Friday, Stern told the court he has represented Wilson on criminal matters “on and off” since the early ’90s, and that recent revelations regarding his childhood are significant to his pattern of behaviour.

Wilson has also only recently discovered his “significant aboriginal roots,” Stern added, in reference to a Gladue report that was conducted for the court proceedings.

Laurie acknowledged Wilson’s “unfortunate and disadvantaged upbringing,” but said the completion of a Gladue report should not mean “an automatic discount” on sentencing.

“He is somebody who is able to get legitimate employment and is not somebody who was deprived of opportunities,” she said.

This week’s proceedings were expected to wrap up this week, and Wolf is expected to reserve his decision to a later date.

Charges against the woman who was arrested with Wilson are expected to be dropped after Wilson is sentenced.

According to court records, a date for Wilson’s sentencing is expected to be set July 11.

In the meantime, proceedings launched by the B.C. Civil Forfeiture Office in August 2016 to seize the Parker Street house remain ongoing. A trial date on that matter has been set for Sept. 23, 2019, in Vancouver Supreme Court.

READ MORE: Province seeks to seize White Rock ‘drug house’

Just Posted

Surrey firefighters not among 267 being sent to battle Alberta wildfires

‘We haven’t been called upon to be deployed,’ Surrey Fire Chief Len Garis told the Now-Leader on Tuesday

Surrey man charged with impersonating cop in Newton

Harmit Johal, 42, is charged with one count of impersonating a peace officer and two counts of fraud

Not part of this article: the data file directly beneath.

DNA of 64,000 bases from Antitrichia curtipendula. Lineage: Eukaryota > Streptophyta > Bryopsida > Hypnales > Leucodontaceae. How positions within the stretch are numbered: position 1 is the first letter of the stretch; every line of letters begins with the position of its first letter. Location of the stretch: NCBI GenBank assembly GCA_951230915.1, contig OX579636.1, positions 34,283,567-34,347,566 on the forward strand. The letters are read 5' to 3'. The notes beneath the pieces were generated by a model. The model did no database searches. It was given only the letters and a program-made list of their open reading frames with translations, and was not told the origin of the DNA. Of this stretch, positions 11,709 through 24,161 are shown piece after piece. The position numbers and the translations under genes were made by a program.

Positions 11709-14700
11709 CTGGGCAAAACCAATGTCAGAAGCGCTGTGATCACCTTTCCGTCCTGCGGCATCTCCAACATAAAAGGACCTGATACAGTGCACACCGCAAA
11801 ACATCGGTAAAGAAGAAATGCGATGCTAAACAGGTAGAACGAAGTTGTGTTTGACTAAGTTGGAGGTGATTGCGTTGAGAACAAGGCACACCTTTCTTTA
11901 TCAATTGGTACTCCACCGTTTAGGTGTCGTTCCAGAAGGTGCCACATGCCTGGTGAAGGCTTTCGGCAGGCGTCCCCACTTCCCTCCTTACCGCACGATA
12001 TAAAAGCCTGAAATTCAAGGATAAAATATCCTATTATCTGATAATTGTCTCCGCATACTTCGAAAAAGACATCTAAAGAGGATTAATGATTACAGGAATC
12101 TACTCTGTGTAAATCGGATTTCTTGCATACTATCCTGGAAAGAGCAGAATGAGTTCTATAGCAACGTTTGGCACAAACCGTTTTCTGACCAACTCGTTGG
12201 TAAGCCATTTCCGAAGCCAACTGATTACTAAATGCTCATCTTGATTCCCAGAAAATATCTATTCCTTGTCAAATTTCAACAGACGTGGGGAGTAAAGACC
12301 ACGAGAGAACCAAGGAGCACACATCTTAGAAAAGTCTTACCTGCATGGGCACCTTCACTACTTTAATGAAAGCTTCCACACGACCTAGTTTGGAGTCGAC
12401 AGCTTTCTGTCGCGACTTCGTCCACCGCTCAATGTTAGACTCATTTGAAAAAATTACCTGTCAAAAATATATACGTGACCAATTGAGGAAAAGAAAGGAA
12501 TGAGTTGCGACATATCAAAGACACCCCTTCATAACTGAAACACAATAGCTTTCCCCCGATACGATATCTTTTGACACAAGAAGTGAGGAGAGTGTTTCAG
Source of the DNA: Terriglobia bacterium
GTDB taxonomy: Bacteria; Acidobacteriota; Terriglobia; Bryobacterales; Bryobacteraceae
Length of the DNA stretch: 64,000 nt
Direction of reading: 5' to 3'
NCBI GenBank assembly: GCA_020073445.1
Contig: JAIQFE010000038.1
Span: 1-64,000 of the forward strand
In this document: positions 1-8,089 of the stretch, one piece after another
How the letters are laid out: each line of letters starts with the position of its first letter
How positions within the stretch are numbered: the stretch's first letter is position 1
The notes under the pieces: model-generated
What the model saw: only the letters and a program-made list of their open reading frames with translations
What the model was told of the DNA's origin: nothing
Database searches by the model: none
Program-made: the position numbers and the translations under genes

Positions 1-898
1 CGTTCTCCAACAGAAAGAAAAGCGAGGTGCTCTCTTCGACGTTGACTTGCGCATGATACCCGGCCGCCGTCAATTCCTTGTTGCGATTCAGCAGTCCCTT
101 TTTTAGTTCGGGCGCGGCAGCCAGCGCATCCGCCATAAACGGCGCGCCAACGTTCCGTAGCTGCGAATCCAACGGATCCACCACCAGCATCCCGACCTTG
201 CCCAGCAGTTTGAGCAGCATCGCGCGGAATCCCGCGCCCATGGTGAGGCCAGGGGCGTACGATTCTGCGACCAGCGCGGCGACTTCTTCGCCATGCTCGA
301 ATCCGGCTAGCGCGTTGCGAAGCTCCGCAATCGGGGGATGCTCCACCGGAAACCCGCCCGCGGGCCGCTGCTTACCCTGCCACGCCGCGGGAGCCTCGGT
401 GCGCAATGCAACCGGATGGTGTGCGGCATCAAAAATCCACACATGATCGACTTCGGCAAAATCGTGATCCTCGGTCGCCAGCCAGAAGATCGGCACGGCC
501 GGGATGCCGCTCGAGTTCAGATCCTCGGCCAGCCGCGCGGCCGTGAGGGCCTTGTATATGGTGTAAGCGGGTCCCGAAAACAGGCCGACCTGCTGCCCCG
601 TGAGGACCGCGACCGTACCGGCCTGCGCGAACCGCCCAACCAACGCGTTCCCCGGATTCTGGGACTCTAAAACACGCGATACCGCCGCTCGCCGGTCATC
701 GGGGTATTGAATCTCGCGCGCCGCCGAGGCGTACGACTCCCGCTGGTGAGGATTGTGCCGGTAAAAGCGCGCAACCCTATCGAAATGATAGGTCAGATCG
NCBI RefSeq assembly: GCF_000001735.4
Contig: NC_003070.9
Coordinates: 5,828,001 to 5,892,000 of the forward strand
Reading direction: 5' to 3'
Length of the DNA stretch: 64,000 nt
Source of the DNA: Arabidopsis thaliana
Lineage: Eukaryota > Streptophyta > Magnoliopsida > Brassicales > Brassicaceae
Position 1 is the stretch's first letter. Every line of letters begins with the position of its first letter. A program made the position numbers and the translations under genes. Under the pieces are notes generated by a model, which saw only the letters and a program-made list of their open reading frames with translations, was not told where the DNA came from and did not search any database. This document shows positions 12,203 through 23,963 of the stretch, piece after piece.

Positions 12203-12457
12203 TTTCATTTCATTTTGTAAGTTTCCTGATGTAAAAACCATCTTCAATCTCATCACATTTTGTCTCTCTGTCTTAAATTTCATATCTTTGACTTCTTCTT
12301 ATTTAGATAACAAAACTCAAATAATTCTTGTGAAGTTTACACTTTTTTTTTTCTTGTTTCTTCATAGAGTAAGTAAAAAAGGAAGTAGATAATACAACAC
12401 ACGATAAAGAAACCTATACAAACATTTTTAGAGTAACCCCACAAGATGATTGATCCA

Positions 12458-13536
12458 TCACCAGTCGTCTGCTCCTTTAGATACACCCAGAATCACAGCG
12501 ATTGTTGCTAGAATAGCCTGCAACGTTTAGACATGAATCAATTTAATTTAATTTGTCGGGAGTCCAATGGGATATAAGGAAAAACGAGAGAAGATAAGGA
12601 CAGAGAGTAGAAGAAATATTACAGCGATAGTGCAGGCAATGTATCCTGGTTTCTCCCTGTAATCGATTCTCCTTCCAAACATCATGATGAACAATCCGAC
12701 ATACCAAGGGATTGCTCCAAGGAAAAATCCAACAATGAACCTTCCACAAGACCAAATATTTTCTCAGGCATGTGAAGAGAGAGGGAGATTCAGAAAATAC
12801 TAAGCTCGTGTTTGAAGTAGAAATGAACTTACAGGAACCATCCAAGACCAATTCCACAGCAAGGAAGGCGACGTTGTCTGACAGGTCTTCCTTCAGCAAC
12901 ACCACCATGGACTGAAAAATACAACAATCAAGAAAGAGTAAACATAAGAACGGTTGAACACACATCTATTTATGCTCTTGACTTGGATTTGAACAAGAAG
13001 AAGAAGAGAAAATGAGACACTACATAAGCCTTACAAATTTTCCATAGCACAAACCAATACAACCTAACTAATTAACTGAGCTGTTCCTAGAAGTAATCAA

Man pleads guilty to Surrey crash that killed two Abbotsford women

Sarah Dhillon and Paige Nagata died following head-on collision on Nov. 4, 2018

Mother of accused charged in connection to Surrey teen’s murder

Manjit Kaur Deo charged with ‘accessory after the fact’ in 2017 death of Bhavkiran Dhesi

Killer of Calgary mother, daughter gets no parole for 50 years

A jury found Edward Downey guilty last year in the deaths of Sara Baillie, 34, and five-year-old Taliyah Marsman

Raptors beat Bucks 120-102 to even series at 2-2

Lowry pours in 25 as Toronto moves within two games of NBA Finals

Body of missing snowmobiler recovered from Great Slave Lake

Police confirm the body is that of one of three missing snowmobilers

Toddler seriously injured after falling from Okanagan balcony

RCMP are investigating after a two-year-old boy fell from the balcony of an apartment in Kelowna

Fraser Valley chef sentenced to seven years for million-dollar drug operation

Raymon Ranu has been working as a cook since he was arrested for selling fentanyl and cocaine

Cost jumps 35% for Trans-Canada Highway widening in B.C.

Revelstoke-area stretch first awarded under new union deal

Is vegan food a human right? Ontario firefighter battling B.C. blaze argues it is

Adam Knauff says he had to go hungry some days because there was no vegan food

Winds helping in battle against fire threatening northern Alberta town

Nearly 5,000 people have cleared out of High Level and nearby First Nation

Most Read